I would be a terrible juror. I overthink things so much that I would never be able to come to a decision with my fellow jurors. Graeme Macrae Burnet’s His Bloody Project was just a reminder of just how bad I would be if I ever had to decide someone’s guilt or innocence. (Also, I’ve read too many mysteries and might be tempted to Jessica Fletcher my way through the trial.) His Bloody Project puts us right in the jurors’ box in the case of Roderick Macrae. In August 1869, Roddy murdered three people by bludgeoning them to death with farm tools. He admitted that he did it. The question for the jury (and readers) is whether he was insane when he committed the murders. Burnet’s novel is told through witness statements, court accounts, and Roddy’s own jailhouse biography. For readers like me, who love unreliable narrators and ambiguous stories, this book is catnip.
After a few witness statements to set the stage—in which neighbors give their recollections of Roddy Macrae as an odd, put upon teen—Roddy gets his turn to speak. His solicitor, Sinclair, has asked him to write an account of his life and the murders. Since he has nothing else to do, Roddy complies. He tells of his deteriorating family life after his mother’s death, his father’s violence and coldness, and the harassment the family receives from the local constable. He also tells us about his sister’s abuse at the hands of that constable along with a series of embarrassing episodes that culminate in the death of the constable and two of the constable’s children.
Throughout the biography, I was sympathetic to Roddy. He was young and the constable was harassing his family into penury. That said, there are small things in this account that make me wonder if Roddy is neurotypical. Some of the things he says and does might put him on the autism spectrum. Later evidence might point to a diagnosis of sociopathy.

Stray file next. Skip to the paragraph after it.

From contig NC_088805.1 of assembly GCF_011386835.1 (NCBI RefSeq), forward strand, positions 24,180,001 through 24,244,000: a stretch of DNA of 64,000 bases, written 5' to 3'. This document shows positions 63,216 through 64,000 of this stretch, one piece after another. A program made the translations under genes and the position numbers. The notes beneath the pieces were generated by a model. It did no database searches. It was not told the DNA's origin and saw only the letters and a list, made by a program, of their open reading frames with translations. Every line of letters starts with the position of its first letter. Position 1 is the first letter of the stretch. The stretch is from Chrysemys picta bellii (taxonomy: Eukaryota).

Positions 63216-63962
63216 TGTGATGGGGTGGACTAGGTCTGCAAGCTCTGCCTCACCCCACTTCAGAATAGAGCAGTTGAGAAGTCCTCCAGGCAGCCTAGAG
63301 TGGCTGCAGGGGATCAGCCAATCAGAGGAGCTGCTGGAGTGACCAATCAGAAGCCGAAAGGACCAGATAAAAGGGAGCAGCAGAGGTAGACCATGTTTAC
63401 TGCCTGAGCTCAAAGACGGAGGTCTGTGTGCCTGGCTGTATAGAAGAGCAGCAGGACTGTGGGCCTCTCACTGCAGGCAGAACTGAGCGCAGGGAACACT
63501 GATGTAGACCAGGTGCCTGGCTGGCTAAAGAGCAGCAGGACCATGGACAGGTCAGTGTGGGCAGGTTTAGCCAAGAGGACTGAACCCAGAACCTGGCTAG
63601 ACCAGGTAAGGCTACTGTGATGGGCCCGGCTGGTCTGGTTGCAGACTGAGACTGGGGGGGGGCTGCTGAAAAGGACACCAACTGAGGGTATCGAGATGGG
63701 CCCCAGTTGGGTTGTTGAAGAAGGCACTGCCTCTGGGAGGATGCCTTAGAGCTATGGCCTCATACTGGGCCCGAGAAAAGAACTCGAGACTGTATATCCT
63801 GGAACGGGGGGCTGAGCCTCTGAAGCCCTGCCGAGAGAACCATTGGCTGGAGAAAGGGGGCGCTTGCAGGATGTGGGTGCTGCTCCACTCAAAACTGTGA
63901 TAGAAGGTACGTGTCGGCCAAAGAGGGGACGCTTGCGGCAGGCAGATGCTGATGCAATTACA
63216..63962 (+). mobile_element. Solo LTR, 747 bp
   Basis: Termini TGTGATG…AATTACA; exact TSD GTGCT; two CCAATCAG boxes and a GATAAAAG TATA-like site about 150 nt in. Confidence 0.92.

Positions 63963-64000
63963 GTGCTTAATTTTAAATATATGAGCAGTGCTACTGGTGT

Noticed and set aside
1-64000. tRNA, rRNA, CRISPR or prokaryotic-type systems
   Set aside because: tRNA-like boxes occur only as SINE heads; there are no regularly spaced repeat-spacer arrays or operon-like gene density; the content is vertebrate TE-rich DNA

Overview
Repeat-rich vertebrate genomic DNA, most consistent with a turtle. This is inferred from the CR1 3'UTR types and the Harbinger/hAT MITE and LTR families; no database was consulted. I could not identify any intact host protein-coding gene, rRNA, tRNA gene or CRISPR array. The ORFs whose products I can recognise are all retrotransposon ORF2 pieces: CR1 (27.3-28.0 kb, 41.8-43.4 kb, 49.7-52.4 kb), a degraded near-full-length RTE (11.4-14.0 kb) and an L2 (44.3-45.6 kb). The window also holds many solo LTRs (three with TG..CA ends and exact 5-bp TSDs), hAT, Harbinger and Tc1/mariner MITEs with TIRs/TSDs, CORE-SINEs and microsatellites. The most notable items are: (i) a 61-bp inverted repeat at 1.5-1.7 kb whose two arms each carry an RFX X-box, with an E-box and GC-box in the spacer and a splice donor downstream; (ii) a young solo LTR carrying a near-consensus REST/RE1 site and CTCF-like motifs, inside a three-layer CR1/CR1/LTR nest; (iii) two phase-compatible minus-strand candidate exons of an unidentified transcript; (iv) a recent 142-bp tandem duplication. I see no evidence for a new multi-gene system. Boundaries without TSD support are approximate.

After the biography section, Burnet gives us an excerpt from a report by an early forensic psychologist that turned my opinions of Roddy on their head in spite of all the weird, discredited “science” about inherited criminality, anthropometry, and tortured logic. After the psychologist has his say, Burnet recreates a journalist’s account of the trial, complete with witness cross examination.
Roddy’s case was tried twenty-six years after the M’Naghten case, which established an insanity defense. From the journalist, we can tell that the judge and the prosecutor are deeply skeptical of Sinclair’s attempts to establish that Roddy was insane at the time of the murders. Yet we have Roddy’s very calm biography as evidence that, even though we don’t know exactly what was in his head at the time, he was not consumed with anger or jealousy or any of the other emotions blamed for crimes of passion. On the other hand, evidence is revealed during the trial that Roddy might have been motivated by something else entirely, which is supported by the psychologist.
I inhaled His Bloody Project. I could almost feel my brain churning as I read, trying to work out what was behind Roddy’s explanations, what the physical evidence actually indicated, and how much of the forensic psychologist’s reasoning to accept. This is one of the best mysteries I’ve read in a while.
I received a free copy of this book from NetGalley for review consideration. It will be released 4 October 2016.